The Components of an Advance Directive
This legally-binding statement for how you would like to be treated at the end of your life is made up of two parts:
1. Naming a health care proxy, who can advocate for your care when you may not be able to
2. Creating a living will, stating the types of medical treatments you do and do not want at the end of your life
Choose a Health Care Proxy
Also known as a health care power of attorney, this person can make health care decisions on your behalf should you no longer be able to do so. Fill out the paperwork with witnesses and get the forms notarized, if necessary. [Dig Deeper: Naming a Health Care Proxy]
Decisions A Health Care Proxy Can Make Summed Up In 8 Bullet Points
- Choices about medical care, including medical tests, medicine, or surgery
- The right to request or decline life-support treatments
- Choices about pain management, including authorization or refusal of medication or procedures
- Admission to an assisted living facility, hospital, hospice, or nursing home
- Choices about where to seek medical treatment, including the right to move you to another facility, hospital, or state
- The right to see and approve release of your medical records
- The option to take legal action on your behalf in order to advocate for your health care rights and wishes
- The right to apply for Medicare, Medicaid, or other programs or insurance benefits on your behalf
Where There’s A Living Will There’s A Way
A Living Will is a roadmap for the important player in your life: The doctors use this as a guide to manage your care, and your health care proxy uses it to make sure what you want is being fulfilled.
This lets you choose the types of medical treatments you want, and the types you don’t want. This focuses on life-support treatments and medical procedures, devices, or medications to keep you alive when your body might not be able to keep itself alive on its own. If you’re suffering from a terminal or progressive illness, if you’re ill and unlikely to recover, or if you’re in a coma (persistent vegetative state).
Enough Talk, Let’s Do This!
1. Obtain your state's living will or advance health directive form. [Find your state's form here!]
2. Indicate whether you would like to receive life-support treatments at the end of life or whether you would not like to receive life-support treatments at the end of life.
3. Have a witness, who must be over 18 and can’t be your health care proxy, countersign the document.
4. Get the forms notarized at a local post office, bank or government office, if necessary.
Don’t Go Far Without A DNR...If You Want One
Pardon our acronym overload but you fill out a Do Not Resuscitate (DNR) with your doctor when you don’t want cardiopulmonary resuscitation (CPR) or advanced cardiac life support (ACLS) if your heart or breathing stops.
Make sure the DNR form is with you when you are receiving medical treatments, and displayed prominently in your home in case of an emergency.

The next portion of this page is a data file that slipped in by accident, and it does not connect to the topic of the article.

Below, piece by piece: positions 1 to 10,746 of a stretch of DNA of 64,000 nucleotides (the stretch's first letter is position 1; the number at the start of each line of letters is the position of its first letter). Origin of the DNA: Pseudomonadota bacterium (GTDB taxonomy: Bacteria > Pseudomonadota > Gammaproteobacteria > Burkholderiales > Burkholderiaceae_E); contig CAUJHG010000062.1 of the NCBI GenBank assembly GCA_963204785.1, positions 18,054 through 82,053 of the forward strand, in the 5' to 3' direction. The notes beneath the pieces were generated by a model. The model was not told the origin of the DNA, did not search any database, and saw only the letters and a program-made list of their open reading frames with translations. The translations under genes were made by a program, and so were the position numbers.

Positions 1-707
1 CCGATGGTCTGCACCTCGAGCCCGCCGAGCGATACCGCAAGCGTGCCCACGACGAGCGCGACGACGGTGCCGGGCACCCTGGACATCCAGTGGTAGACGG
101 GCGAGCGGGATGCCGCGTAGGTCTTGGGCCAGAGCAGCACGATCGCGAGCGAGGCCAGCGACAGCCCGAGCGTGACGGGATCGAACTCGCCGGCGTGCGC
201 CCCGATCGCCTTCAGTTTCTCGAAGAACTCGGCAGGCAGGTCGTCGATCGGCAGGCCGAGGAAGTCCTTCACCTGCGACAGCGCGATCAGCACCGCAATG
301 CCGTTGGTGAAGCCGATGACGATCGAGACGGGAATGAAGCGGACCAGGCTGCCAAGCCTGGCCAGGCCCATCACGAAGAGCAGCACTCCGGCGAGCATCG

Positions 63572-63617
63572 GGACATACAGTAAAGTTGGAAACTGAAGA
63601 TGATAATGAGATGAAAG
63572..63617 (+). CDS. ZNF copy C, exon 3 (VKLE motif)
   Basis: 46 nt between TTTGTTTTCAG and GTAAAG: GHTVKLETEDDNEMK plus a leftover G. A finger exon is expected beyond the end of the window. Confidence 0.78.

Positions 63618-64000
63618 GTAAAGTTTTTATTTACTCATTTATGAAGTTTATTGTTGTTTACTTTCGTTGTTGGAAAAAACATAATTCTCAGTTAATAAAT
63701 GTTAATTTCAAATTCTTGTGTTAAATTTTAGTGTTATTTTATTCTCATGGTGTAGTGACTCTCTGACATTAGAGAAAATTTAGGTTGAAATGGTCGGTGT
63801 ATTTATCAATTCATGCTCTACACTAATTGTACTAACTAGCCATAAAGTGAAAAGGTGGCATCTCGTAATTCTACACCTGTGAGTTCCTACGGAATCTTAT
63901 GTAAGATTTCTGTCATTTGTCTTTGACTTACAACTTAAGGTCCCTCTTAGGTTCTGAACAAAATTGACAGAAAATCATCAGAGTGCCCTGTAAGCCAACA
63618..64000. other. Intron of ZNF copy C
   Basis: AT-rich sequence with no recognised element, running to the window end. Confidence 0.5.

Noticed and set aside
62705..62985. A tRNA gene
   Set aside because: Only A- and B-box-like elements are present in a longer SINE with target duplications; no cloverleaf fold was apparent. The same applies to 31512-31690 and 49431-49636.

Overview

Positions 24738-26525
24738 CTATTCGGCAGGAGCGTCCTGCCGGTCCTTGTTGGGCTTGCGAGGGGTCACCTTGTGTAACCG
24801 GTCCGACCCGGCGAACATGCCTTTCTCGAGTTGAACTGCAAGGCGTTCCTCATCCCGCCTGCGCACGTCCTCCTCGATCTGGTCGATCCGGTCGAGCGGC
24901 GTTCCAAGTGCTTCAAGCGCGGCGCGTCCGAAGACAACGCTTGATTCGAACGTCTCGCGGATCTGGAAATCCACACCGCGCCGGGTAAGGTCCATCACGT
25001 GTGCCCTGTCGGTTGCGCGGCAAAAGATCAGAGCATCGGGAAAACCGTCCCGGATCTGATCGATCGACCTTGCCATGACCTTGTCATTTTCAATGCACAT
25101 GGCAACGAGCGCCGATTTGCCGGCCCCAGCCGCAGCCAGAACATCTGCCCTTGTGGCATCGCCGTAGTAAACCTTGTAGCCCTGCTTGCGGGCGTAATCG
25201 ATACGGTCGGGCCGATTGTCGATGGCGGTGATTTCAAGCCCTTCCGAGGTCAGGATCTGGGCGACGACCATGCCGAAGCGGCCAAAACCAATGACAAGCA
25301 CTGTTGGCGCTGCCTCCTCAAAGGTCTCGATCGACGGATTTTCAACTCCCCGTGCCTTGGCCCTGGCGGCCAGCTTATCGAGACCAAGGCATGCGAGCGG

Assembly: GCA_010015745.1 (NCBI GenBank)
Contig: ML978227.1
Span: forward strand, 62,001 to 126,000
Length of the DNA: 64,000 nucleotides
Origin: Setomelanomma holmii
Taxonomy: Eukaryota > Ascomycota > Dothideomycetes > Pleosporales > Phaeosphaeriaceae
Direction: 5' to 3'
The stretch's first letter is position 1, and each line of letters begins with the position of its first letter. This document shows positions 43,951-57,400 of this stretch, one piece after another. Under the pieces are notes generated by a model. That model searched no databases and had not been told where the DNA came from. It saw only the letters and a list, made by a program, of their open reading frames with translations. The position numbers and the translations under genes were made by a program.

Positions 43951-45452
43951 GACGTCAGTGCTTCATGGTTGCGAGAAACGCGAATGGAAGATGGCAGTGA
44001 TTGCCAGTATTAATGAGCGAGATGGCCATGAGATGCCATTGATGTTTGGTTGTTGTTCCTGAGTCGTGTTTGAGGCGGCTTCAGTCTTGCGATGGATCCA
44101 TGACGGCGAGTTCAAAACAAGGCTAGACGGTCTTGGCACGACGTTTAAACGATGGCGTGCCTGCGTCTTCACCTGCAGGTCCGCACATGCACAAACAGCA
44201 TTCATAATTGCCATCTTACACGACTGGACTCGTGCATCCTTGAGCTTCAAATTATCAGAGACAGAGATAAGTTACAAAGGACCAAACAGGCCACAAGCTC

Never Feel Pressured To Get A DNR
If you want every possible treatment at all times then don’t fill out a DNR. The doctor default is to never give up and if there’s no DNR then you will continue to receive treatment regardless of the cost or outcome.
When does a DNR go into effect?
A DNR only applies in situations where the patient’s heart or breathing has stopped. Even with a DNR, a patient may still receive medical treatments, medicines, surgeries, and procedures.
DNRs and Advance Directives Are Different Animals
Well, they’re not actually animals, but if they were they’d probably be really cute and helpful. Like Meerkats. But be aware that an Advance Directive accounts for all your choices and decisions; a DNR is done in conjunction with a doctor. Even if your Advance Directive or Living Will states that you wish not to be resuscitated, you need to fill out the specific DNR forms with your doctor. Without a proper DNR, doctors, emergency medical service responders, and other health professionals will attempt resuscitation if your heart or breathing stop.
Why You Need All of This
This lets family and caregivers know the types of treatments you want and don’t want, the way you would like to be cared for as you age, and who should make decisions for you if you can't make decisions for yourself.
Most importantly, it takes an enormous amount of stress off your family, since they won’t have to make these often difficult decisions about your care. Plus, all the cool kids are doing it. [Dig Deeper: State-by-State Advance Directive Forms]
When a Living Will Goes Into Effect
A Living Will is only used if you are deemed incapacitated and incompetent by at least one doctor. If you are merely incapacitated, as in a situation where you may not be able to speak but you are likely to recover, it won't go into effect (though this may be a situation in which your health care proxy can act on your behalf). So long as you are mentally competent and can speak or communicate on your own behalf, it won't be used.
How to Complete a Living Will
Each person must create his or her own Living Will; no one can create one on behalf of another person. In addition, a person who creates one must be of sound mind in order for the living will to be legally binding.
Evaluating Life Support Treatments
All life-support treatments have their upside and downside. For each treatment, consider the following questions, which you should go over with your doctor:
- What purpose does this treatment serve?
- What are the side effects?
- Does this treatment usually improve my overall health, or does it simply extend my life?
- What type of medical equipment will be used and how will it affect my body (i.e. ventilator, feeding tube, dialysis, antibiotics.